However, that said, there are areas where private charities may well be better. In terms of more localised issues, they’re probably superior at getting money or help where it needs to go. And people involved with a charity organisation are likely to be more emotionally involved in it, as opposed to someone in government who won’t, necessarily.

Very true, but it doesn’t necessarily disappear. It depends upon the activity of the fund-raisers. Witness the RNLI, the Poppy Appeal, and many more.

I work for a charitable organization that focuses on addressing poverty and hunger at a local level. The organization is located in a primarily affluent area within a city where many city residents are struggling with poverty. I have a sense of how the local community contributes financially and through volunteer work with local charitable organizations.

It’s my opinion that at least for poverty and hunger, private charities can only serve as a supplement to government-run programs. In today’s US society, if you gave everyone an X percentage cut in their taxes and said, “please consider donating this money to a private charity - if you don’t, thousands of children in your city will go without dinner tonight,” (or some similar message), people will use some of this “found money” to make donations, but they will keep most of the money for themselves. They will rationalize this by thinking that their own children come first, and that corporations and “rich people” should do the bulk of the work in supporting charities. They would keep most of the money for themselves because, for the most part, they would be unable to comprehend how someone could come to be in a circumstance where they can’t feed their own kids or put a roof over their head, and even if they could comprehend it, they would say “why is that my problem?” and “WTF, why do those people have kids anyway?”. Private charities can and do accomplish a lot of good, but I don’t think our society can address poverty in any meaningful way by relying on our citizens to help the less fortunate simply out of the goodness of their own hearts.

I wanted to add that I think US citizens would be even less likely to voluntarily donate to private charities in order to cover someone else’s health care costs (as opposed to donating towards hunger or homelessness or poverty).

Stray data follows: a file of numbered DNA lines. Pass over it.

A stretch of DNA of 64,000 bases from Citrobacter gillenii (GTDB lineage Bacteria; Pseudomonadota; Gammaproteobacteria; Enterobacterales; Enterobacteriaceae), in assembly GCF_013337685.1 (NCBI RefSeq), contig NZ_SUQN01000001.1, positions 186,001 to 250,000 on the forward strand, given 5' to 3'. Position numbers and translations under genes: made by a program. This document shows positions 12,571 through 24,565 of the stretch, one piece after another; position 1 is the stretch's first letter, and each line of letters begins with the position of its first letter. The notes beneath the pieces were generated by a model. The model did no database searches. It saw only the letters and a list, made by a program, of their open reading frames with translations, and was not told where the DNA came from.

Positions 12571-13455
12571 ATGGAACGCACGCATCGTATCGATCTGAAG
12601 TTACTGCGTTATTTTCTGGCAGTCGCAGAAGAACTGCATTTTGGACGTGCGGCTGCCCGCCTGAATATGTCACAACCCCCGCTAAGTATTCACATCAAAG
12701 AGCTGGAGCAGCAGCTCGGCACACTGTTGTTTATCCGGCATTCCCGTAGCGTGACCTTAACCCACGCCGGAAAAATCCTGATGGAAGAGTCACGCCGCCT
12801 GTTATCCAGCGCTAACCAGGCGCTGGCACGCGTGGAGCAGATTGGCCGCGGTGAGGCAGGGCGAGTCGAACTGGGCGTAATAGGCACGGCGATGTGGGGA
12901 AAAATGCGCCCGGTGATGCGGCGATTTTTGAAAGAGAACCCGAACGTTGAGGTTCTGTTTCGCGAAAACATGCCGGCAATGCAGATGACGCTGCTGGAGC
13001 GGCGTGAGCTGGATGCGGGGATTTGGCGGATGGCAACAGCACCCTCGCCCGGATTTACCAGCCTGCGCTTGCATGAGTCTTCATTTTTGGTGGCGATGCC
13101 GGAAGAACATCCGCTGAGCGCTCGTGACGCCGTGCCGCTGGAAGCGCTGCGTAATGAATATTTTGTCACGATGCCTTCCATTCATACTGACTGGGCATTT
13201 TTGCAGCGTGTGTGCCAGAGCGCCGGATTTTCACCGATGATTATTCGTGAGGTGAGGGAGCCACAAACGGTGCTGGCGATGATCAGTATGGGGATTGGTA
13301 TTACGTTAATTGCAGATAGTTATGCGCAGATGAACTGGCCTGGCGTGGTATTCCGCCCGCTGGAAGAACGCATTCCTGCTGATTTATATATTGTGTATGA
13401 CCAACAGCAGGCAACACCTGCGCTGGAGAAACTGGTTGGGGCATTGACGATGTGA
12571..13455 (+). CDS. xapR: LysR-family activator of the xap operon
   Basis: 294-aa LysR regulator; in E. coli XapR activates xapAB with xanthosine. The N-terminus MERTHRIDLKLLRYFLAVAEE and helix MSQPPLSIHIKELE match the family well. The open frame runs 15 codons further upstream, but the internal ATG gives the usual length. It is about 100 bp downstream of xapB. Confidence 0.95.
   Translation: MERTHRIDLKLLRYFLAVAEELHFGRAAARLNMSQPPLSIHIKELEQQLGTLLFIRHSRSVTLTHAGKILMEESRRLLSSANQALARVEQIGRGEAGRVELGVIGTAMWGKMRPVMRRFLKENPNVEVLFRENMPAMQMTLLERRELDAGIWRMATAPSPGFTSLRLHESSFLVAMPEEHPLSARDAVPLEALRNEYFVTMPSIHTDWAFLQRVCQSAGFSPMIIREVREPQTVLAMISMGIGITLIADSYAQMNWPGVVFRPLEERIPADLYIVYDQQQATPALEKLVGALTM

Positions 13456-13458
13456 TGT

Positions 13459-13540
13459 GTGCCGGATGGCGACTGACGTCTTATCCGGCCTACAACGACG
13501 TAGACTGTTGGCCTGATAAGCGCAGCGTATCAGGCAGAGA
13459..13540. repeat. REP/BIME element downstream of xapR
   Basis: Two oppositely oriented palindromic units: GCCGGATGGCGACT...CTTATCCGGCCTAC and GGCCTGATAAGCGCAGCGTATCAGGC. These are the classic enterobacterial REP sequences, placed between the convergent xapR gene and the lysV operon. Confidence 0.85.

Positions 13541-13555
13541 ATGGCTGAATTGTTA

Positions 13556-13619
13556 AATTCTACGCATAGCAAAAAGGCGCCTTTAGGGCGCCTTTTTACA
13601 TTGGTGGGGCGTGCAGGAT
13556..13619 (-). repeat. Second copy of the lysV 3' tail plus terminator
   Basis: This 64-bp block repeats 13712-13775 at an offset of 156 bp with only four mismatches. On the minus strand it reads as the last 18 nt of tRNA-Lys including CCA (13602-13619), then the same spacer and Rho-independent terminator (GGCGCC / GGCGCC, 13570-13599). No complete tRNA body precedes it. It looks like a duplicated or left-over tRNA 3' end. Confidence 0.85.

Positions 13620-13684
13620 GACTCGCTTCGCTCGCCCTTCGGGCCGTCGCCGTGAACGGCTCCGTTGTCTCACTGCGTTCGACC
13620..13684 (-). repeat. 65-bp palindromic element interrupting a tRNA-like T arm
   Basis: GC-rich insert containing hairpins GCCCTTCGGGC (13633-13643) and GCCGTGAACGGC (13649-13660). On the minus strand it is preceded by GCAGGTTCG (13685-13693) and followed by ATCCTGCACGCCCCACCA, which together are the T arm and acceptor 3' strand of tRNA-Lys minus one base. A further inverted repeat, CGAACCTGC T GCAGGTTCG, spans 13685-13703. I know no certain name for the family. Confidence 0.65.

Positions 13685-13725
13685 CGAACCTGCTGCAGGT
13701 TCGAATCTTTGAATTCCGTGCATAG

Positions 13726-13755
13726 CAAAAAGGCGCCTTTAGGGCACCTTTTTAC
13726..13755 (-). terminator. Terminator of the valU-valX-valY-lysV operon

private organizations can do, in theory, a great deal and they can do it much cheaper, better and faster than the government. EXCEPT, they cannot do squat when government is actively preventing / restricting / limiting / outright destroying them. Notice the zoning regulations, for instance - they severely restrict ability of private organizations to build cheaper, denser housing, but the government itself can usually override them when it feels like it. Meanwhile, if the government decides to build some section 8 housing full of ex-felons in your neighborhood, zoning regulations usually wouldn’t stop them.

So there you have it - a playing field is massively unequal. The government can do what it wants, and private organizations can muddle through fighting tooth and nail to get anything done. And when they fail because of that, the big government party will celebrate and say, see, the private sector failed! Let’s have an even bigger government.

While that is often stated as an article of faith, I see no reason to buy it. Government is better at some things; private organizations at others.

Or they can fail to solve problems for centuries, until finally government steps in. That is why government aid exists in the first place; private charity failed, failed badly, and has done so for as long as there has been history.

And, unlike the government they can pick and choose the people to help to make themselves look better; the same principle behind private schools being “better” than public schools. If you get to pick the cream, the easiest tasks and hand off the problematic cases to the government, of course government will look less effective. They are doing a harder job.